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Theatre director Jackie Maxwell sits in the audience at the Bluma Appel Theatre in Toronto on Feb. 1, 2018.

Galit Rodan/The Globe and Mail

Jackie Maxwell wants to make herself available. "Any time you have any power in the theatre, you have to use it," she tells me. "I can be an ear, an eye and – hopefully – a voice."

We're sitting inside a flood of afternoon light in the second-floor lobby of Toronto's Bluma Appel Theatre. Downstairs, a tech crew is busy putting up an elaborate two-storey duplex – the set for Stephen Karam's The Humans, which comes to Canadian Stage via its Canadian premiere at the Citadel Theatre in Edmonton. The production is Maxwell's third job as a director since leaving the Shaw Festival in 2016, where she was artistic director for 14 years.

By all expectations, I should start my interview with questions about her vision for Karam's challenging and widely feted play, which opened on Broadway two years ago and won the Tony Award for best new play.

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But the Toronto theatre community is distracted these days and so, it seems, are we.

Before I've so much as turned on my recording app, we're talking about #MeToo and its impact on the arts. Throughout her 40-year career in Canadian theatre, Maxwell has worked diligently to promote female artists and safe workspaces and she's dismayed to confront how much systemic sexism remains in place. In her first season at the Shaw in 2002, she employed seven women directors for 11 shows. "The reaction was so big, it was like I let off a nuclear bomb or something. Which, you know, was a bit depressing." She chuckles wryly. "We're talking about Martha Henry and Eda Holmes – it's not like I was dragging people off the street!"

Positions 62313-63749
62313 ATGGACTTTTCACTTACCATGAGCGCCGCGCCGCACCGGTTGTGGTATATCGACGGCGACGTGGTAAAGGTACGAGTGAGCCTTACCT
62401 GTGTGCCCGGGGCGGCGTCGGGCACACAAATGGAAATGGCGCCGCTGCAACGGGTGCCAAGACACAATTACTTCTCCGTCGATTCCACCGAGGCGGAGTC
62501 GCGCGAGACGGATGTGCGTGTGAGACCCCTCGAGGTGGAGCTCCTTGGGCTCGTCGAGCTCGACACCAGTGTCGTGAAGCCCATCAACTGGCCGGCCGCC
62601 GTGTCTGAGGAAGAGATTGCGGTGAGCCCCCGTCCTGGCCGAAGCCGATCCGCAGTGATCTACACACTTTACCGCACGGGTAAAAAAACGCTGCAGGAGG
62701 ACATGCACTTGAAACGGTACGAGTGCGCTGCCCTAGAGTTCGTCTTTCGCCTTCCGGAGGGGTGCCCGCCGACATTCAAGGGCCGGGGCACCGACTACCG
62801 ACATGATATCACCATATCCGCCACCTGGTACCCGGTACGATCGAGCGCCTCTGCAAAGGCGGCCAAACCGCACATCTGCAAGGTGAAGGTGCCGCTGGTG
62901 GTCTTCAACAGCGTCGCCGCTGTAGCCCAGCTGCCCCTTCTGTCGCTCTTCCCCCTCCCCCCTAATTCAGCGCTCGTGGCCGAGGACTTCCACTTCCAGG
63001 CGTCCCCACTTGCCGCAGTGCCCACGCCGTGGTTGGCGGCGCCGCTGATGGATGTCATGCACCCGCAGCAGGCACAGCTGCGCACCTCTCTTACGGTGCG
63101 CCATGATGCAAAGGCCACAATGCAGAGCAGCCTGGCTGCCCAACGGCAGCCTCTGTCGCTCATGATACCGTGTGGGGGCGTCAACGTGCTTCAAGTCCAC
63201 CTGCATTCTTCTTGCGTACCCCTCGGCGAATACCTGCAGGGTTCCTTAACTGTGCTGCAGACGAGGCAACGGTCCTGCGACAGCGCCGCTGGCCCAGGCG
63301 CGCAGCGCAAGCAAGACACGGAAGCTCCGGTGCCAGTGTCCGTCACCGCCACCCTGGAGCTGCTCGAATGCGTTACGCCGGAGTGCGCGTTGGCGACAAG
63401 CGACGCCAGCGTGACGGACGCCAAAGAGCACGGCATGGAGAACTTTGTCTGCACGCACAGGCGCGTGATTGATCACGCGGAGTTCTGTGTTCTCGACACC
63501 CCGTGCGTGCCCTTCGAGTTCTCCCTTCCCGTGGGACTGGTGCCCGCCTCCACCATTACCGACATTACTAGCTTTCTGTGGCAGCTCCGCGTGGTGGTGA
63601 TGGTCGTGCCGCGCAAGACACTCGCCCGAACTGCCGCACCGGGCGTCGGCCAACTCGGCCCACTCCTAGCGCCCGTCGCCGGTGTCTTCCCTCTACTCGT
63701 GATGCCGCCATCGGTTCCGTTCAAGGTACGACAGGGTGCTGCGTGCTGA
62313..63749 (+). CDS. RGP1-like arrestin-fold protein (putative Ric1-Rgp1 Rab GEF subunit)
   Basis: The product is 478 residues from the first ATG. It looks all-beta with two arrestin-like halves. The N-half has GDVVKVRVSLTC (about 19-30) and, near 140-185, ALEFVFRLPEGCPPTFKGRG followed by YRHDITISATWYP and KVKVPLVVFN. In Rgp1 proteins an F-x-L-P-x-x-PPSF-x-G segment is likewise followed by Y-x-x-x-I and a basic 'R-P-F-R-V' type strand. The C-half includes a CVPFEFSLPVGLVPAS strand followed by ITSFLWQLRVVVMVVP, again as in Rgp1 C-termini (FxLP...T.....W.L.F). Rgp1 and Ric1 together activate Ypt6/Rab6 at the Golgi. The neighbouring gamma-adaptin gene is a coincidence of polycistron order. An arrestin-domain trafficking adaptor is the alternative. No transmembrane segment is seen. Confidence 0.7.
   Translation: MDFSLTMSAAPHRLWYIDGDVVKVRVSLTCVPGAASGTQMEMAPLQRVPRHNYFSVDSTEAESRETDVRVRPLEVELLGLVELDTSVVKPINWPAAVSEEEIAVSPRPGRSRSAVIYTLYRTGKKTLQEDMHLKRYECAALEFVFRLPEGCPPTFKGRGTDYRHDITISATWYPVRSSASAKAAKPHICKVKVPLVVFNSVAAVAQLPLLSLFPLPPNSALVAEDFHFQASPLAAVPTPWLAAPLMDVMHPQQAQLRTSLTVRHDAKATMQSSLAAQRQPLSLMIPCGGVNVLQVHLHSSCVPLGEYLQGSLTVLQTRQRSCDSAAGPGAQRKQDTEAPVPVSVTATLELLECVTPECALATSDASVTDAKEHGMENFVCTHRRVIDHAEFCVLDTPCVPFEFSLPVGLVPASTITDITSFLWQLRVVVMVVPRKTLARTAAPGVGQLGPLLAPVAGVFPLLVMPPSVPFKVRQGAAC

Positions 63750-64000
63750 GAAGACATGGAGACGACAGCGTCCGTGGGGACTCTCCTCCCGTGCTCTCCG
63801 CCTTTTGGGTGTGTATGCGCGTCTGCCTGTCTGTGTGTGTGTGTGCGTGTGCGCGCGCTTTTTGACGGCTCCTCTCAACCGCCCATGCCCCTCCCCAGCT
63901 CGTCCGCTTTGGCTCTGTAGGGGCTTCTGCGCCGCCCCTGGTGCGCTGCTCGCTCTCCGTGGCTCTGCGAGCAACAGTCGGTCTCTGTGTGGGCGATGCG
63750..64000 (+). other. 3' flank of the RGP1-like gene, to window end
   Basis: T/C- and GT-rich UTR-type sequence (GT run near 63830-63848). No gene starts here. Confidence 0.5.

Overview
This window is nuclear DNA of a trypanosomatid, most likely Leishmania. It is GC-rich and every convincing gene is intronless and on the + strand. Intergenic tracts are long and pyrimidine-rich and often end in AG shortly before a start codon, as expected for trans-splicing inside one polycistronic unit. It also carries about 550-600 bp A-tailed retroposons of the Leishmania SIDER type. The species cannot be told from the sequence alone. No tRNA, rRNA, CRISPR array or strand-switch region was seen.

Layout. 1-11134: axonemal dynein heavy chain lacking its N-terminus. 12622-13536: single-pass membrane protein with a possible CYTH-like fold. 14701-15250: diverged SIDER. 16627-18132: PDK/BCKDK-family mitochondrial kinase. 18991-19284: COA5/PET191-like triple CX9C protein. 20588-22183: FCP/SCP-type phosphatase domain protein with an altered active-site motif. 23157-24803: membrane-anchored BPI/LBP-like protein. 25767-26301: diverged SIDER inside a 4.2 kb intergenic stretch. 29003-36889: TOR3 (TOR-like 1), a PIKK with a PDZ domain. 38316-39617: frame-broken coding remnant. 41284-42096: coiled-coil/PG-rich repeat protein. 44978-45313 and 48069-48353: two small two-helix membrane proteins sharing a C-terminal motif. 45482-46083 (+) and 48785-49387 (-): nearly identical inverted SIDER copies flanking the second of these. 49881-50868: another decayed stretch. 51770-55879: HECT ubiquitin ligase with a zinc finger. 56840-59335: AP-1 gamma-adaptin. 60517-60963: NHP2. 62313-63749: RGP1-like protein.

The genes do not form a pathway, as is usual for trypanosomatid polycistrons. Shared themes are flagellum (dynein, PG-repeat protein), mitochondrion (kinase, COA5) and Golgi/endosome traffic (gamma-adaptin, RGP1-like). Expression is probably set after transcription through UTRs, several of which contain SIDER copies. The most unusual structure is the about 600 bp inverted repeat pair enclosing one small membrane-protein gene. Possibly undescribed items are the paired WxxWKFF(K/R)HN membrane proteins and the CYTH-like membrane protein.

Maxwell was in her 20s when she became associate artistic director of Toronto's Factory Theatre, one of the country's first major non-profit theatres, and just 30 when she was promoted to artistic director. I want to know about her own experiences of sexism as a young woman in a leadership position in the 1980s. "You really had to develop a kind of ballsy, bolshie persona. It wasn't that that came too difficultly to me." She laughs. "If I were freelancing somewhere and working with a big crew of guys who didn't know me, I realized I had to promote a tougher mode." It wasn't a mode that felt comfortable or conducive to the best work. "I believe in working very collaboratively. I believe you create a safe space."

The Soulpepper scandal – the sexual-misconduct lawsuits filed against the Toronto theatre company and its founding artistic director last month – hits especially close to home. This spring, Maxwell will begin directing a production of Innocence Lost: A Play About Steven Truscott at Soulpepper's Young Centre. "I made the decision to go and work there because I don't believe what has happened should break that theatre company. We shouldn't lose Soulpepper. But Soulpepper has to be rebuilt."

Rebuilding is key to Maxwell's current outlook. "The door is now open – how we keep the door open is really going to be the big thing." One way she's doing this is through Got Your Back, an initiative that Maxwell's friend, Toronto actress and founding Soulpepper member Martha Burns, started in her living room. The idea was simple: get female theatre artists of very different generations together to talk. "I have a lot of knowledge; I'm very happy to share it. I also need to keep in touch with what's happening to the younger women in this situation."

Beyond Burns's group, Maxwell is carving out a role for herself as a mentor and advocate for women in theatre. When jobs open up for artistic directors at Canadian theatres, she's quick to encourage both eager and hesitant female artists to apply. "I still hear stories about women being asked about child care at interviews." She widens her eyes. "I mean, would they ever ask a man?"